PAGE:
Ok.

When I looked for any firewall rules referencing "vnc", I saw the following:

C:\Windows\system32>netsh advfirewall firewall show rule name=all dir=in | find /i "vnc"
Rule Name:                            vncviewer.exe
Rule Name:                            vncviewer.exe
Rule Name:                            winvnc.exe
Rule Name:                            winvnc.exe

C:\Windows\system32>

Since I wasn't concerned about connectivity to the viewer application, I looked at the rules for winvnc.exe and saw the following:




C:\Windows\system32>netsh advfirewall firewall show rule name=winvnc.exe dir=in

Rule Name:                            winvnc.exe
----------------------------------------------------------------------
Enabled:                              Yes
Direction:                            In
Profiles:                             Private
Grouping:
LocalIP:                              Any
RemoteIP:                             Any
Protocol:                             UDP
LocalPort:                            Any
RemotePort:                           Any
Edge traversal:                       No
Action:                               Allow

Rule Name:                            winvnc.exe
----------------------------------------------------------------------
Enabled:                              Yes
Direction:                            In
Profiles:                             Private
Grouping:
LocalIP:                              Any
RemoteIP:                             Any
Protocol:                             TCP
LocalPort:                            Any
RemotePort:                           Any
Edge traversal:                       No
Action:                               Allow
Ok.


C:\Windows\system32>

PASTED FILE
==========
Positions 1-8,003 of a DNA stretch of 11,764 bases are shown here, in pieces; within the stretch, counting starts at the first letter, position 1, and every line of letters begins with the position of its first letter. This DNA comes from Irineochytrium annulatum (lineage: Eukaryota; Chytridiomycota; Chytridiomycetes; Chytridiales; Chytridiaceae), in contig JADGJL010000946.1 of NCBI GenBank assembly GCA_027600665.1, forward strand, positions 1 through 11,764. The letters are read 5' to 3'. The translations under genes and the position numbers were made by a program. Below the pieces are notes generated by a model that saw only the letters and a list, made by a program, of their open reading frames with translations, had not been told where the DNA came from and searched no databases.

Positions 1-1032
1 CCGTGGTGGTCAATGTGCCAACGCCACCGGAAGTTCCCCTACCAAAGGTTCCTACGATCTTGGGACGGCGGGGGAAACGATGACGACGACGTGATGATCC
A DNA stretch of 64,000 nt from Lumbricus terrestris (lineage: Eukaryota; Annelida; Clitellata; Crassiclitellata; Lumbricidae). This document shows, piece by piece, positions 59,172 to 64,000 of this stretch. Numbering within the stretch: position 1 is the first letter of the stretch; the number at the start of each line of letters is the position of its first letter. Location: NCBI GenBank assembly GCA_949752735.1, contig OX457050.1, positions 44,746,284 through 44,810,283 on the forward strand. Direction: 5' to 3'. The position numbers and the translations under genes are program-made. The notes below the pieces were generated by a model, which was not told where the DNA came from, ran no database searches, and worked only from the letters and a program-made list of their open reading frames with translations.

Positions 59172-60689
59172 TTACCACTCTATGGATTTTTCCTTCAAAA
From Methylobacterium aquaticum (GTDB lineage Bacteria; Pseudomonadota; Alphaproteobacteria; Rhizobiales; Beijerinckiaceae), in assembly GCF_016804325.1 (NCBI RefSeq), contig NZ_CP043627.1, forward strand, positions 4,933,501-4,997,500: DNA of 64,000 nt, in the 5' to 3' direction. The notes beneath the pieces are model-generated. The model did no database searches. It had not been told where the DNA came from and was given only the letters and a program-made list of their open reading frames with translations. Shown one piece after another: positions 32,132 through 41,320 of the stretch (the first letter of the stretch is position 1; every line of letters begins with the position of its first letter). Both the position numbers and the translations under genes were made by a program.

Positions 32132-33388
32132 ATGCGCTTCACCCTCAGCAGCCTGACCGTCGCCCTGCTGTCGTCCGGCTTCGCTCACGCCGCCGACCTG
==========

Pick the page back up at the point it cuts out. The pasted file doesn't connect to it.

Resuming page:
That revealed that there were two rules, one for TCP and the other for UDP, but both only applied to "private" network profiles. I could also see that through the graphical user interface (GUI) for managing firewall rules by selecting Control Panel, System and Security, Windows Firewall, and then Allow an app or feature through Windows Firewall.

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Windows Firewall allowed apps

At the prior Windows Firewall window, I could see that the system believed it was connected to a "guest or public network".

Windows Firewall public network

You can also see whether the Windows firewall believes you are currently connected to a public, private, or work network using the command netsh advfirewall show currentprofile at a command prompt.

C:\Windows\system32>netsh advfirewall show currentprofile

Public Profile Settings:
----------------------------------------------------------------------
State                                 OFF
Firewall Policy                       BlockInbound,AllowOutbound
LocalFirewallRules                    N/A (GPO-store only)
LocalConSecRules                      N/A (GPO-store only)
InboundUserNotification               Enable
RemoteManagement                      Disable
UnicastResponseToMulticast            Enable

Logging:
LogAllowedConnections                 Disable
LogDroppedConnections                 Disable
FileName                              %systemroot%\system32\LogFiles\Firewall\pf
irewall.log
MaxFileSize                           4096

Ok.

C:\Windows\system32>

The system had only one possible network connection. I chose to enable the firewall rules for winvnc.exe by clicking on the Change settings button at the "Allow apps to communicate through Windows Firewall" window, which then allowed me to put a check in the public check box next to winvnc.exe.

Windows Firewall winvnc public network

I then clicked on OK. I then re-enabled the Windows Firewall from the command line for the current profile, which was a public profile with the command netsh advfirewall set currentprofile state on. Remote VNC connections then worked. They had been working previously, so, perhaps, the system changed its view of the network after a reboot regarding the network connection to be a public rather than private network.